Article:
Special Issue "Policy and Economics of Managed Aquifer Recharge and Water Banking"
A special issue of Water (ISSN 2073-4441).
Deadline for manuscript submissions: 31 May 2014
Prof. Dr. Sharon B. Megdal
Water Resources Research Center, The University of Arizona 350 N. Campbell Ave., Tucson, AZ 85719, USA
Phone: +1 520 621-9591
Fax: +1 520 792-8518
Interests: water management; water policy; ecosystem restoration; groundwater recharge; water supplies for growing regions; water transactions; trans-border water assessments and management
Dr. Peter Dillon
Stream Leader, Sustainable Water Systems, CSIRO, Australia
Phone: +61-8 8303-8714
Interests: aquifer recharge; stormwater harvesting; urban groundwater; groundwater quality
Managed Aquifer Recharge (MAR) and water banking is a growing field of endeavor in water resources management. It is used to buffer against drought, changing climate and demand growth by making use of excess surface water supplies and recycled waters. Institutions that perform the necessary permitting and monitoring are required so that a region’s groundwater quantity and/or quality management can be furthered through MAR. While several jurisdictions have frameworks in place, many do not. Lack of an enabling policy and governance frameworks limits the realization of MAR benefits. Limited analysis of the economics of MAR has also inhibited development of and investment in MAR programs. This special edition of the ‘Water’ Journal is designed to fill the analysis void by including papers on the policy and economics of MAR and water banking. The information and analyses are intended to contribute to the development and implementation of effective MAR programs.
Prof. Dr. Sharon B. Megdal
Dr. Peter Dillon
Manuscripts should be submitted online at www.mdpi.com by registering and logging in to this website. Once you are registered, click here to go to the submission form. Manuscripts can be submitted until the deadline. Papers will be published continuously (as soon as accepted) and will be listed together on the special issue website. Research articles, review articles as well as communications are invited. For planned papers, a title and short abstract (about 100 words) can be sent to the Editorial Office for announcement on this website.
Submitted manuscripts should not have been published previously, nor be under consideration for publication elsewhere (except conference proceedings papers). All manuscripts are refereed through a peer-review process. A guide for authors and other relevant information for submission of manuscripts is available on the Instructions for Authors page. Water is an international peer-reviewed Open Access monthly journal published by MDPI.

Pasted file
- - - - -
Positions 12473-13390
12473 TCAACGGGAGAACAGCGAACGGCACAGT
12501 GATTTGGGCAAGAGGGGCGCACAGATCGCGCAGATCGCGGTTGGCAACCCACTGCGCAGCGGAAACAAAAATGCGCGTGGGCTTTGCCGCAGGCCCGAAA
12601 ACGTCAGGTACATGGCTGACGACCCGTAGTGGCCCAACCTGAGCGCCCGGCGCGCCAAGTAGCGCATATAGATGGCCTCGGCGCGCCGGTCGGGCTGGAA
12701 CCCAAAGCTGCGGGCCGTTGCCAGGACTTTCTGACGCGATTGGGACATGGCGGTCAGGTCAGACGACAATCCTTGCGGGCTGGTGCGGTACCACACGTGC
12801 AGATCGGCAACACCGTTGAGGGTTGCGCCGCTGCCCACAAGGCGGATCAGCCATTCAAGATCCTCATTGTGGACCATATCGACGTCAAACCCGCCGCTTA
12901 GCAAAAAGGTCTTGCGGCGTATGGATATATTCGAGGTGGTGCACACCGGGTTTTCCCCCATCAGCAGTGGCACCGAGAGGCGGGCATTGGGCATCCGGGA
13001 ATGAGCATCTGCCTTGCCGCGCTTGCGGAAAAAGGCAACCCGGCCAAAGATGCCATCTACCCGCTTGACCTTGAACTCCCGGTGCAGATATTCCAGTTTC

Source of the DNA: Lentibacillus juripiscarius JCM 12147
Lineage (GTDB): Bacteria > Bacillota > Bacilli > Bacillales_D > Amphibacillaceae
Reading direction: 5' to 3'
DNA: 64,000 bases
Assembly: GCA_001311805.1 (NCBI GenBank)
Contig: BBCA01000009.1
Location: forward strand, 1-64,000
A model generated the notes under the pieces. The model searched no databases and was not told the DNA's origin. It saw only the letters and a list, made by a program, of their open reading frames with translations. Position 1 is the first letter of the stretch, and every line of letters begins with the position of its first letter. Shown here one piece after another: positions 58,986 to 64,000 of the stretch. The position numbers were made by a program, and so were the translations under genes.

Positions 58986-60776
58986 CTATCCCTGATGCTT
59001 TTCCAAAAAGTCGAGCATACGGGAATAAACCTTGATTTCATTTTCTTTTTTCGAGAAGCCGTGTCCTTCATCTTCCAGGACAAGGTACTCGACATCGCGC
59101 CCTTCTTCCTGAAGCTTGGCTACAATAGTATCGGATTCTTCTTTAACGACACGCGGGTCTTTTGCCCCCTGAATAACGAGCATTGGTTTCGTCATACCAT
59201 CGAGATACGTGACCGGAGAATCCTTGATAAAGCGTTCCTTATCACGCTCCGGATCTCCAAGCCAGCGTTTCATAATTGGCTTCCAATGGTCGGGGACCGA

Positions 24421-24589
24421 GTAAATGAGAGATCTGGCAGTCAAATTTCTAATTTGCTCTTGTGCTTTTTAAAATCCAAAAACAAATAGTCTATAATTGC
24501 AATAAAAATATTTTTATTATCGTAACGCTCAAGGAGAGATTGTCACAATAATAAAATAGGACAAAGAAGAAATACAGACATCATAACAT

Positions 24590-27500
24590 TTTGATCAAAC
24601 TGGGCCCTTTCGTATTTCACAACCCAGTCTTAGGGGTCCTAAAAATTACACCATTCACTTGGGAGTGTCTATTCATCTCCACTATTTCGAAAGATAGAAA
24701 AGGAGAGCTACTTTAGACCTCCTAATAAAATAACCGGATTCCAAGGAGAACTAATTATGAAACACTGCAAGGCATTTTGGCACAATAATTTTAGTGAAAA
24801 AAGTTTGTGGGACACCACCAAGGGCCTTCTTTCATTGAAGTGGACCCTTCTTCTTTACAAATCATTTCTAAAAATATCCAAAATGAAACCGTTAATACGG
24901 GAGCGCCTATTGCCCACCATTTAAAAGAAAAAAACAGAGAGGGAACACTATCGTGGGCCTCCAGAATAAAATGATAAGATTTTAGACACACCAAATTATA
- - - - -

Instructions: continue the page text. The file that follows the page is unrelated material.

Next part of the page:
- water banking
The below list represents only planned manuscripts. Some of these manuscripts have not been received by the Editorial Office yet. Papers submitted to MDPI journals are subject to peer-review.
Title: The economics of groundwater replenishment for reliable urban water supply
Author: Lei Gao 1,*, Jeffery D. Connor 2, and Peter Dillon 1
Affiliations: 1 CSIRO Land and Water, Private Mail Bag 2, Glen Osmond SA 5064, Australia, Address; E-Mails: email@example.com (L.G.); firstname.lastname@example.org (P.D.
2 CSIRO Ecosystem Sciences, Private Mail Bag 2, Glen Osmond SA 5064, Australia, Address; E-Mail: email@example.com (J.C.)
Abstract: This paper explores the potential economic benefits of water banking in aquifers to meet drought and emergency supplies for cities where population is growing and changing climate has reduced the availability of water. A simplified case study based on the city of Perth, Australia was used to estimate the savings that could be achieved by water banking. Scenarios for investment in seawater desalination plants and groundwater replenishment were considered over a 20 year period of growing demand, using a Monte Carlo analysis that embedded the Markov model. An optimisation algorithm identified the minimum cost solutions that met specified criteria for supply reliability. The impact of depreciation of recharge credits was also explored. The results revealed savings of more than A$1B (~US$1B) or 37% to 33% in supply augmentation costs by including water banking in aquifers for 95% and 99.5% reliability of supply respectively. When the hypothetically assumed recharge credit depreciation rate was increased from 1% p.a. to 10% p.a. savings were still 33% to 31% for the same reliabilities. These preliminary results show that water banking in aquifers has potential to offer a highly attractive solution for efficiently increasing the security of urban water supplies where aquifers are suitable.
Keywords: water allocation; groundwater; drought; risk assessment; economics; Markov switching model; Monte Carlo
Last update: 28 March 2014